4. Leaked Snowden Documents Did Show the Government Will Use Alien Conspiracies to Distract From Real Secrets

Snowden UFO leaked document

There was at least one authenticated leaked Snowden document that actually did relate to aliens, Yahoo reported. Slides of mysterious flying saucers were seen among the documents leaked by the NSA whistleblower. But these were connected to a series of reports detailing how the United States government might discredit someone by connecting them to alien sightings or might distract from a secret aircraft project by releasing faked photos of UFOs.

5. Researchers Are Also Looking Into a Series of Strange Radio Signals As Possible Communication

parkes observatory telescope

Although Snowden believes that deciphering alien signals is impossibly difficult, others don’t agree. New Scientist reported that scientists working with the Parkes telescope in Australia are studying a series of fast-radio bursts since 2001. The sounds come from far outside the galaxy, from something relatively small, and don’t fit cosmic physics patterns, leading some to believe they may alien communications and not natural.

All the bursts are multiples of a single number, 187.5. If the patterns continue to hold, they could indicate either a new physics, such as a new type of pulsar, or an alien beacon of some sort.

New Artifact-Filled Chambers Revealed under Teotihuacan

Tunnel-under-pyramid-in-Teotihucan
Big news in the archaeology world:
In 2003, torrential rains exposed the mouth of a previously unknown tunnel near the Temple of the Feathered Serpent at Teotihuacan, in central Mexico. Feathered Serpent excavation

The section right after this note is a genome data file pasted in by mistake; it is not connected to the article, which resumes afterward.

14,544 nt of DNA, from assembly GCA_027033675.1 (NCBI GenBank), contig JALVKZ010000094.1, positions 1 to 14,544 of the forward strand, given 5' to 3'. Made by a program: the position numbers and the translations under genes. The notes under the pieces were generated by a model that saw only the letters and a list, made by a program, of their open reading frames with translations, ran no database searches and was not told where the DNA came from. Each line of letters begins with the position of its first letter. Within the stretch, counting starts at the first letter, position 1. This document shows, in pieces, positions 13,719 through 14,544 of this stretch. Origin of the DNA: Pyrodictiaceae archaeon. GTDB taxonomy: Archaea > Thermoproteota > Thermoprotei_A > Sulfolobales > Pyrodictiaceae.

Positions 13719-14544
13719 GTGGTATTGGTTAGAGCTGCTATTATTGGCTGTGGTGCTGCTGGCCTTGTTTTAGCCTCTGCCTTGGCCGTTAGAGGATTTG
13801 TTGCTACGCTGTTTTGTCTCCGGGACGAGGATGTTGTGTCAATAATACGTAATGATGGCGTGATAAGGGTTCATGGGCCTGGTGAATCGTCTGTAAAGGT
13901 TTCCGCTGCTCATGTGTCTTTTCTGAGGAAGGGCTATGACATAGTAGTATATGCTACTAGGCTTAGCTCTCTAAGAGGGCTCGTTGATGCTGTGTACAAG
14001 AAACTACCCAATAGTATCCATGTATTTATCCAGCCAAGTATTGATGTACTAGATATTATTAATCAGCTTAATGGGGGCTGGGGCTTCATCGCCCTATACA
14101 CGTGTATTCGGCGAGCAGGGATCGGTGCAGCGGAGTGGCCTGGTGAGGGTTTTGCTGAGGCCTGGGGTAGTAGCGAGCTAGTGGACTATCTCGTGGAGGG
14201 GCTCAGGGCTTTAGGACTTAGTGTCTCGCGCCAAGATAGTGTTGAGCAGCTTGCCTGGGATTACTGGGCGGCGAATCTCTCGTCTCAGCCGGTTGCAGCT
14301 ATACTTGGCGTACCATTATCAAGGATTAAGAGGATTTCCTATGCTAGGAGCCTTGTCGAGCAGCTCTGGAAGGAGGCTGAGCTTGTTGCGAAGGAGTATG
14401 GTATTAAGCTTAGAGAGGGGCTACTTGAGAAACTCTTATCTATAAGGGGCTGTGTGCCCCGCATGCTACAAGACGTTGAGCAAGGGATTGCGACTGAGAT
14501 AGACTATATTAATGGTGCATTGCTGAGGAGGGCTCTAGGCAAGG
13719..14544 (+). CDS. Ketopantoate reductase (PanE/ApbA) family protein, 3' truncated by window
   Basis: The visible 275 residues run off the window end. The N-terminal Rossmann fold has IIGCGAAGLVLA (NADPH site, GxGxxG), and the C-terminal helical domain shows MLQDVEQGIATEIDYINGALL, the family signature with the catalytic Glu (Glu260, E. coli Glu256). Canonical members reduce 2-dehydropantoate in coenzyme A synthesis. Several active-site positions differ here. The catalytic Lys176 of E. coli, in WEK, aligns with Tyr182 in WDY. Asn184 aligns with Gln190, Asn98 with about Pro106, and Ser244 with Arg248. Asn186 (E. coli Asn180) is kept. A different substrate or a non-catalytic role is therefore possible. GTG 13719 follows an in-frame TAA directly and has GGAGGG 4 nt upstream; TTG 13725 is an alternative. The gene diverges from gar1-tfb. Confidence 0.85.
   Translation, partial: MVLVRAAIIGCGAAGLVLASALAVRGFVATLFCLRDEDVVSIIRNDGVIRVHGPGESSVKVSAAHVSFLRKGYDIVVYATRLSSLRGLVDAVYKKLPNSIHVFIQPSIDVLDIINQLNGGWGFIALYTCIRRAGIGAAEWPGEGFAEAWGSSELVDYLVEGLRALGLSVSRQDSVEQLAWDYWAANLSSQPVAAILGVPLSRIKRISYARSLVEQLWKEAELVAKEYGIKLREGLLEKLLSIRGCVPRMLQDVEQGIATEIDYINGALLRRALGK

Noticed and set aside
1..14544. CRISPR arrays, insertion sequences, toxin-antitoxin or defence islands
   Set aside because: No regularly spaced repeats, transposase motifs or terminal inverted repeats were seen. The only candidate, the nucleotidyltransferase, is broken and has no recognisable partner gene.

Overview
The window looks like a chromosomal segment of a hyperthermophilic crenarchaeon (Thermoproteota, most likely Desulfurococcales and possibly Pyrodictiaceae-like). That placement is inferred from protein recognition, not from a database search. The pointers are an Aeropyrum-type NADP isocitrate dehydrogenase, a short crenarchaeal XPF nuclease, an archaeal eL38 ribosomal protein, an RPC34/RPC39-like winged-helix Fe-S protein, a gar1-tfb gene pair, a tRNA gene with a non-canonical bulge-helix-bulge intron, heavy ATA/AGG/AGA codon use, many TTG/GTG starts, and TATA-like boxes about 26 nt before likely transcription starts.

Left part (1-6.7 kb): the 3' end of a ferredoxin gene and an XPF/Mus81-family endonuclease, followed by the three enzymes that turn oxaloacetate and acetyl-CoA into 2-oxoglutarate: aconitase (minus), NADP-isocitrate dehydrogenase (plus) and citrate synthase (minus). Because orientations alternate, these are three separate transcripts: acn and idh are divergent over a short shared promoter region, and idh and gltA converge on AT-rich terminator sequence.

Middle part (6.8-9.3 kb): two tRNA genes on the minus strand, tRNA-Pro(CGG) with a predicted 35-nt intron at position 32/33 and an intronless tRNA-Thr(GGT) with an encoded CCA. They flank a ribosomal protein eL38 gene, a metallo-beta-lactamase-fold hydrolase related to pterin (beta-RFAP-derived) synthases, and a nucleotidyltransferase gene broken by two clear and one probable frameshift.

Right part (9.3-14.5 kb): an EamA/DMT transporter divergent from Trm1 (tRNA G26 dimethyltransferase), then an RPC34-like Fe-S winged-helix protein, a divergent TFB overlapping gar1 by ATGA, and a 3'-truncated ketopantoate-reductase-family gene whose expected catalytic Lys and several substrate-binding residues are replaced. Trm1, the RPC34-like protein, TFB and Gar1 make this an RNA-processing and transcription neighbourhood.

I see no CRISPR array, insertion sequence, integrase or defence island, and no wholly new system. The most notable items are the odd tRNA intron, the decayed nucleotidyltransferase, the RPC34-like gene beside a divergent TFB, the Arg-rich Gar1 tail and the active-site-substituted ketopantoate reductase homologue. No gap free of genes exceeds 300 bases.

Now, more than a decade later, researchers have reached the end of the 340’ (103m) tunnel (illustration) that runs about 60’ below the Temple. Finds from the tunnel (including the figure shown in the photo above) include engraved conch shells, amber fragments, mirrors, greenstone statues, ear spools, seeds, worked stone, beads, bones of animals and humans, mysterious clay spheres coated with a yellow mineral – over 50,000 pieces in all.

teo-feathered-serpentThe photo (left) shows the outside of the structure. A section added around 400 AD obscures the original façade (photo) featuring the feathered serpents that gave the structure its name. Archaeologists debate the significance of the figures. One set seems to be a realistic serpent while the other is a more blocky stylized creature sometimes identified at Tall, the storm god. However, Karl Taube, Mary Ellen Miller, and Michael Coe have said it is more likely a “war serpent” or “fire serpent.” At one time, the circles were filled with obsidian pieces that would have caught the sunlight.

<Teo feathered serpent Teotihuacan Facade_of_the_Temple_of_the_Feathered_Serpent

Many people label the new finds in the tunnel under the temple extravagant, gruesome, mysterious. Yet, when viewed next to teotihuacan-facade_of_the_temple_of_the_feathered_serpent

earlier finds from Teotihuacan and those of other cities in the area, the new discoveries seem very consistent. It’s their purpose that remains a mystery.

Where and What is Teotihuacan?

Teotihuacan, Maya, Olmec, Mixtec.  – The site is located about 30 miles (50 km) northeast of Mexico City.

teo-maya-olmec-map Teotihuacan is a world-famous archaeological site north of Mexico City, known for its massive pyramids, its precise layout, and the mystery surrounding its birth, its death, and a lot of what happened in between. We don’t know exactly who started this city around 150 BC, why these people embarked on an almost constant monumental building effort from 150 BC to around 250 AD, or what led to the sacking and burning of the city around 550 AD.

teotihuacan-view_from_pyramide_de_la_luna<Teotihuacan View_from_Pyramide_de_la_luna

Adding to the mystery is the lack of any written records. Either the people who burned the city also burned any written materials, or there simply weren’t any. It’s hard to imagine people designing and building such precise, massive structures without a written record, but none have appeared so far in the excavations.